External electric fields of ZnO/TiO2 core/shell surface dipoles is calculated at 2.0 nm distance from the surface, the average electric field was 15.0 mV nm−1 which is in fair agreement with the measured electric fields of ref. 36 (23.0 mV nm−1) causing Stark effect to occur in DSSCs.36 Due to surface electric fields, energy levels of adsorbed dye will be splitted and its absorption spectra will be shifted (Stark effect). The order of magnitude of the calculated surface dipoles are the same as the experimental values. It should be emphasized that the presence of dye and electrolyte ions will affect the surface electric fields considerably. Consideration of electrolyte, thicker TiO2 shells, attachment of dyes to TiO2 coating on ZnO, and inclusion of defects due to lattice mismatch in an ab-initio study can increase the accuracy of our results of real DSSCs.

The local density of states (LDOS) of surface atoms and bulk, namely inner, atoms are plotted in Fig. 4. Also the calculated LDOS for the bare ZnO and the coated ZnO are shown in the figure. The effect of TiO2 coating on the LDOS of surface and bulk atoms is obvious in the Fig. 4. Because of the changes in the surface electric fields, we expect that the LDOS of surface atoms change their shape and position but the LDOS of bulk atoms keep their shape and shift the position of peaks only. Moreover, comparison of the total DOS shifts and LDOS shifts of ZnO bulk atoms shows that the order of magnitude of the peak shifts are almost the same (for the bulk atoms, LDOS shifts due to coating are from 150 to 300 meV but for the surface atoms, it is hard to define the peak shifts because of changes in peak shape. For the surface atoms, different peaks have different shifts from 600 to 1000 eV (Fig. 4)). The nearest neighbour interacting atoms and chemical environment surrounding the bulk atoms, will not changed by the coating of TiO2 and they just experience a shift induced by surface dipoles to the total DOS. But chemical environment of surface atoms will be changed by the coating, and we expect changes of peak shape as well as its position.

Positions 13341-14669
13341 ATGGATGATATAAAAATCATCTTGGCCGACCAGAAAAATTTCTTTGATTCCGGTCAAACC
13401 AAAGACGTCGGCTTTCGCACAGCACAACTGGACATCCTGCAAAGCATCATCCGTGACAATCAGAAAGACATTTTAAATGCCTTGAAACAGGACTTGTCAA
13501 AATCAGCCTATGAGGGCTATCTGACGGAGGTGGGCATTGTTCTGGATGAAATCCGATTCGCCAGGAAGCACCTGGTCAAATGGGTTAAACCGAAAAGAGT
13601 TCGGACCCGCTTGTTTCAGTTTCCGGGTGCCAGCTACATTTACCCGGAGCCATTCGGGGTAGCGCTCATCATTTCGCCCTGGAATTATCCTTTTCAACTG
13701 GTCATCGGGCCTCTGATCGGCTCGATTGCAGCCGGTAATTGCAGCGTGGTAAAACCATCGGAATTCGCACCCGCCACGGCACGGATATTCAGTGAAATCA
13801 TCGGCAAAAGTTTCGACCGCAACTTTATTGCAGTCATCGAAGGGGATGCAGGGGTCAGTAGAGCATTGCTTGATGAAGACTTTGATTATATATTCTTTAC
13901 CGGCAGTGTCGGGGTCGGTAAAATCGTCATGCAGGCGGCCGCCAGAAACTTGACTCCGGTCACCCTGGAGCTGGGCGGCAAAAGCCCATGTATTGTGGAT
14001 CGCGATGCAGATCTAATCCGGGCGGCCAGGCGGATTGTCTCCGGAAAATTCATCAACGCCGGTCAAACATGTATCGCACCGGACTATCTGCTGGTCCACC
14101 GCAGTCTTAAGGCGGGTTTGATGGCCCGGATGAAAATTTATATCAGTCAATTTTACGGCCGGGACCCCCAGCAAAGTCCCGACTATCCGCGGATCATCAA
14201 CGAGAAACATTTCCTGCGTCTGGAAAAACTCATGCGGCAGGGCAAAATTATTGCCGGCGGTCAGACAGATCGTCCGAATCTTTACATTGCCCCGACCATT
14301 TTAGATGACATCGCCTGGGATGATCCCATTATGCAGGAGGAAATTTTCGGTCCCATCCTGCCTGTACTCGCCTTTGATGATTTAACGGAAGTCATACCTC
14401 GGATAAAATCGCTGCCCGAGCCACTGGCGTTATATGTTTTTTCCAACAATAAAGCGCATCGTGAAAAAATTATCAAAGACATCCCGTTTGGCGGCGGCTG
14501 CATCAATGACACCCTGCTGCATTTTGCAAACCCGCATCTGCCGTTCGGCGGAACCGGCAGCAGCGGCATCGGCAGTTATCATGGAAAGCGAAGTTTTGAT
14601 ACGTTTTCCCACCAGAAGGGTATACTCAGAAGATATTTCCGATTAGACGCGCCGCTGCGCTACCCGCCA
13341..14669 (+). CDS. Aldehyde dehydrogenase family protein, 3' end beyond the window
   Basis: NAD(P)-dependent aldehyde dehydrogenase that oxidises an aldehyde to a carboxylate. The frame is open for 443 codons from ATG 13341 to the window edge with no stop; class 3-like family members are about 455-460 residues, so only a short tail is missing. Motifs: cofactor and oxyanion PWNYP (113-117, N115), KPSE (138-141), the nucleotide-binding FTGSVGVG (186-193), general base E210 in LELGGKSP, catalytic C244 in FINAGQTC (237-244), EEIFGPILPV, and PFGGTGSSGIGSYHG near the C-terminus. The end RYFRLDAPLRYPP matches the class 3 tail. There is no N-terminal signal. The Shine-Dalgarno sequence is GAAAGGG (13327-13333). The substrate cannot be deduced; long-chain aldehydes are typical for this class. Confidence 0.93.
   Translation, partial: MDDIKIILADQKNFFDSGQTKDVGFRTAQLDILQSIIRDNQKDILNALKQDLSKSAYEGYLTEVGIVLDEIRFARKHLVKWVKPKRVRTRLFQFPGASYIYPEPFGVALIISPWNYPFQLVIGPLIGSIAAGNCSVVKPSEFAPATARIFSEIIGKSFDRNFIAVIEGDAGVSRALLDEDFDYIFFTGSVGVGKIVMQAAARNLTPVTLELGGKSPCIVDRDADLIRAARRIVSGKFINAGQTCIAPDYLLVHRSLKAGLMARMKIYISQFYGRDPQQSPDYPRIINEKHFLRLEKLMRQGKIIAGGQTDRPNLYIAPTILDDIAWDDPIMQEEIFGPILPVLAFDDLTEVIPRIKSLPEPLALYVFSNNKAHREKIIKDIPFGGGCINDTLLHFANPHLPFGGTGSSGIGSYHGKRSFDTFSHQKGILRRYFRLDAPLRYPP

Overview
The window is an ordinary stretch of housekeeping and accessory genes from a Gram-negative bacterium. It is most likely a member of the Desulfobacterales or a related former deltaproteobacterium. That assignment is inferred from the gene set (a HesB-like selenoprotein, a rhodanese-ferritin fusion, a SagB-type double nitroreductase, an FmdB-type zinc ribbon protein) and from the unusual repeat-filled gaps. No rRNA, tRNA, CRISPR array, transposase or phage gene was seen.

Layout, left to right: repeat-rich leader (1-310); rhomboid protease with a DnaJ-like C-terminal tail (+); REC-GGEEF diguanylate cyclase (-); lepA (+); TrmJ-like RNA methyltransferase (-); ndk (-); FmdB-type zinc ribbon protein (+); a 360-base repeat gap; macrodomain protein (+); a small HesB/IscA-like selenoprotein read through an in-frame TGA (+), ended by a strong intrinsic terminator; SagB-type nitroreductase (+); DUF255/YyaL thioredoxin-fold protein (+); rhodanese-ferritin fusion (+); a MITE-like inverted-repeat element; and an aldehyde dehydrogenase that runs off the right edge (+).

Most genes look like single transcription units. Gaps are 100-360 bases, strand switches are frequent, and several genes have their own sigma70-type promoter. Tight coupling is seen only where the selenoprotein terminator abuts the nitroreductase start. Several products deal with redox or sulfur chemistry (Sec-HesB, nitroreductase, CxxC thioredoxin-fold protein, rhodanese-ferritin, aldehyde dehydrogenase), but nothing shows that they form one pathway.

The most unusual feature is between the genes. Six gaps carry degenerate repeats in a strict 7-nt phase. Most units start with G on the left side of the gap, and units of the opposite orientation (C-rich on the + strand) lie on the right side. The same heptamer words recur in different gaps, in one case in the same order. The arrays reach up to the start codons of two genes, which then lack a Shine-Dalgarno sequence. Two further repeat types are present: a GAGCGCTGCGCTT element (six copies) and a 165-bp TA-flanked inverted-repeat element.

image file: c3ra45973j-f4.tif
Fig. 4 Comparison of the LDOS of selected atomic orbitals for bare ZnO (solid curve) and coated ZnO (dotted curve): (a) Zn 3d surface atom, (b) Zn 3d bulk atom, (c) Zn 4s surface atom, (d) Zn 4s bulk atom, (e) O 2p surface atom, (f) O 2p bulk atom.

Fig. 5 shows a schematic representation of band positions and dipole layers for bare and TiO2 coated on ZnO surface. Voc1 and Voc2 represent the open circuit voltage of bare and TiO2 coated on ZnO nanowire based solar cells. Shift of TiO2 coated ZnO energy levels toward higher energies due to the coating, leads to its higher open circuit voltage compared to bare ZnO surface.

image file: c3ra45973j-f5.tif
Fig. 5 Qualitative representation of band positions and dipole layers for bare and TiO2 coated on ZnO surface. Voc1 and Voc2 represent the open circuit voltage of bare and TiO2 coated on ZnO nanowire based solar cells. Calculated normal component of surface dipole in vacuum is indicated.

Partial density of states (PDOS) of surface atoms is shown for bare ZnO surface and for the TiO2 coated surface (Fig. 6). There is a small peak in the energy gap of TiO2 coated on ZnO which belongs to the TiO2 layer (Fig. 6). It seems that this intra-gap state is a consequence of configuration of oxygen and titanium uncoordinated surface atoms and could be changed for a thicker shell of TiO2. This small peak introduces surface trap states in the gap which act as trapping centres.

image file: c3ra45973j-f6.tif
Fig. 6 PDOS of interface atoms for bare ZnO slab and for TiO2 coated ZnO slab.

Our results, in agreement with ref. 39 and 40, show that the DOS of acceptor states for the TiO2 is much higher than ZnO which can result in higher injection efficiencies for TiO2 compared to ZnO.39,40

Surface recombination of electrons to the electrolyte acceptor states and electron injection from dye to the semiconductor can be described by the Marcus theory of electron transfer and strongly depends on the DOS of empty acceptor states and energy level difference of acceptor and donor states.37,38 Distribution of traps affects the electronic transport and lifetimes.12 For surface recombination, the TiO2 coated surface has much larger DOS in the CB, and the injected electrons lie near the CB minimum, but for bare ZnO surface, electrons fill the low density CB states and may fill the higher energies above the CB minimum. Shifting the energy levels of ZnO slab to the higher energies by TiO2 coating, results in a shift of intra-gap trap states and decrease the overlap of semiconductor exponential trap distribution by the density of acceptor states of electrolyte.11 This fact results in higher electron lifetime of TiO2 coated surface.37

Concluding remarks